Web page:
Benefits of Aluminum Polymer Capacitors: Improved EMC Performance [Part 1 of 2]

If you’re looking for an aluminum capacitor for your application, you may be wondering which route to go: aluminum electrolytic or aluminum polymer.

At first glance, both types of capacitors seem similar, but there’s one key distinction: aluminum polymer capacitors use a conductive polymer instead of a liquid electrolyte. This small change makes a big difference. The construction of aluminum polymer capacitors results in superior electrical properties, giving you a much wider range of possibilities (and much better performance) for your application.

In this first post in our two-part series on the benefits of aluminum polymer capacitors, we’ll discuss one of the biggest advantages: improved EMC performance.

What Are Aluminum Polymer Capacitors?

An aluminum polymer capacitor (also called a polymer electrolytic capacitor or polymer e-cap) is a sub-form of the electrolytic capacitor. The special feature of these capacitor types is that a conductive polymer is used instead of a liquid electrolyte. This requires a special processing step, which is carried out during production.

In this chemical reaction, the so-called polymerization, by heating, the still-liquid monomer that has been impregnated in place of electrolyte in the separator paper is crosslinked to a solid polymer. This process is typically done at a temperature of about 100 °C. Once completed, the polymer is solidified indefinitely.

To learn more about the construction and the difference between aluminum electrolytic and aluminum polymer capacitors, read our blog post, " Introduction to Aluminum Capacitors: Traditional Electrolytic vs. Polymer.”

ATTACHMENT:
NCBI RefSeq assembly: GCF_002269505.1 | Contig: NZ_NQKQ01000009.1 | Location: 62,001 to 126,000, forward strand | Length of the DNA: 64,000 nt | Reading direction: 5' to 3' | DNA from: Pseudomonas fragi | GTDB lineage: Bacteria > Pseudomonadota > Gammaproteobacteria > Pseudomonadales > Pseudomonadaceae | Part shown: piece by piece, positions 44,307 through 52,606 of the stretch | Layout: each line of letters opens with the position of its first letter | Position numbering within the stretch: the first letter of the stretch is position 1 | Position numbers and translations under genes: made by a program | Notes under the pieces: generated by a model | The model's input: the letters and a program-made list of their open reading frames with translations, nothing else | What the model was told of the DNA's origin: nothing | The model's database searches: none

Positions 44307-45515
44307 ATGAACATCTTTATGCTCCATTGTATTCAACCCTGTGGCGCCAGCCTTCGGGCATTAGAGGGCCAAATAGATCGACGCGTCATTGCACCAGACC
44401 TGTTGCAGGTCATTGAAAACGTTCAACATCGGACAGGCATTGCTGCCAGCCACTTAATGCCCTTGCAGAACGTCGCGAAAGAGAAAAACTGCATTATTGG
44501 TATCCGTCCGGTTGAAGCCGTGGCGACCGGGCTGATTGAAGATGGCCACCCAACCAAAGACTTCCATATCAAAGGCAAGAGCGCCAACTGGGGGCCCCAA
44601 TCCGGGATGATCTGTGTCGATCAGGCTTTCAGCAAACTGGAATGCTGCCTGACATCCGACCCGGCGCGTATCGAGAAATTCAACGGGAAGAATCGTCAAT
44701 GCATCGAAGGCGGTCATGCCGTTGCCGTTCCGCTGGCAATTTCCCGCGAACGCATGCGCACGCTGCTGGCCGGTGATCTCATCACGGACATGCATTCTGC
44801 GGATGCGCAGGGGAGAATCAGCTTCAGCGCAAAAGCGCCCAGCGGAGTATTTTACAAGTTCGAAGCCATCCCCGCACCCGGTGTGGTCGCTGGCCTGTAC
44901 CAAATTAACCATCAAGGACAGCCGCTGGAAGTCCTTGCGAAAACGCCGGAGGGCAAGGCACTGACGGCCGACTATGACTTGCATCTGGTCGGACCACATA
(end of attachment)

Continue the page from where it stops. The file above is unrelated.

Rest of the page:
Why a Buck Converter Is Used for Polymer Electrolytic Capacitors

To demonstrate the positive effects of the polymer electrolytic capacitor, a buck converter is used. The input voltage is 12 V, and the output voltage has been set to 5 V. The load is a pure ohm load of 5 Ω. This results to a current of 1 A flowing through the resistor. This setup serves as a basis to make the performance of polymer electrolytic capacitors clear. The design is used for both EMC measurement and voltage ripple output measurements with always the same load.

From the EMC point of view, a buck converter is much more critical at the input side. This is due to the discontinuous current consumption based on the fast switching processes of the semiconductors. As a result of this topology, there is already an "LC filter" at the output, which integrates the discontinuous current on the high side (refer to Figure 2).

The construction and design of the buck converter was based on the specifications of the data sheet and designed with the default values for the coil and capacitors. The inductance values of the coil and the capacitance of the input and output capacitors were verified by the manufacturer's data sheet and with their simulation software. This was especially important when using only one aluminum electrolytic capacitor.

Due to the very high ESR value, the stability of the regulator was impaired. To counteract this effect, a capacitor was additionally attached to the feedback loop. This additional capacity ensures stability even at high ESR values.

How Aluminum Polymer Capacitors Achieve Better EMC Measurement